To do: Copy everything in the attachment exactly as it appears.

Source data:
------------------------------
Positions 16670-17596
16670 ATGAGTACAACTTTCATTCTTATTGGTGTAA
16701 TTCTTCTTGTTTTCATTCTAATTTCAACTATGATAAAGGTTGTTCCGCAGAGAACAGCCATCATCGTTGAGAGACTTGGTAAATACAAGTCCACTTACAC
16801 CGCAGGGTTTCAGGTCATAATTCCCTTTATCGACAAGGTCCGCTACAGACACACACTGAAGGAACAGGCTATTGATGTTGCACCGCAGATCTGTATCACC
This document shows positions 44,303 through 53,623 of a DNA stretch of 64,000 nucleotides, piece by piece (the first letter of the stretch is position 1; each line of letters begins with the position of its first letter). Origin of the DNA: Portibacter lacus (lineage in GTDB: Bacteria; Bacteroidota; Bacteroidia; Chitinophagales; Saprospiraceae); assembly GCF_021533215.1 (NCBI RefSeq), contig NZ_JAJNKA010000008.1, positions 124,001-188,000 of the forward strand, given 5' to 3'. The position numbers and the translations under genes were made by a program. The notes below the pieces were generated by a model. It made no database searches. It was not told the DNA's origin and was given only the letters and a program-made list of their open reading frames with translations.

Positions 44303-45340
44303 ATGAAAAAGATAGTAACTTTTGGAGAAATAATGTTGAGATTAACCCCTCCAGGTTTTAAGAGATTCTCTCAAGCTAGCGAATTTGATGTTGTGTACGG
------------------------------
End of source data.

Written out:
Positions 16670-17596
16670 ATGAGTACAACTTTCATTCTTATTGGTGTAA
16701 TTCTTCTTGTTTTCATTCTAATTTCAACTATGATAAAGGTTGTTCCGCAGAGAACAGCCATCATCGTTGAGAGACTTGGTAAATACAAGTCCACTTACAC
16801 CGCAGGGTTTCAGGTCATAATTCCCTTTATCGACAAGGTCCGCTACAGACACACACTGAAGGAACAGGCTATTGATGTTGCACCGCAGATCTGTATCACC
This document shows positions 44,303 through 53,623 of a DNA stretch of 64,000 nucleotides, piece by piece (the first letter of the stretch is position 1; each line of letters begins with the position of its first letter). Origin of the DNA: Portibacter lacus (lineage in GTDB: Bacteria; Bacteroidota; Bacteroidia; Chitinophagales; Saprospiraceae); assembly GCF_021533215.1 (NCBI RefSeq), contig NZ_JAJNKA010000008.1, positions 124,001-188,000 of the forward strand, given 5' to 3'. The position numbers and the translations under genes were made by a program. The notes below the pieces were generated by a model. It made no database searches. It was not told the DNA's origin and was given only the letters and a program-made list of their open reading frames with translations.

Positions 44303-45340
44303 ATGAAAAAGATAGTAACTTTTGGAGAAATAATGTTGAGATTAACCCCTCCAGGTTTTAAGAGATTCTCTCAAGCTAGCGAATTTGATGTTGTGTACGG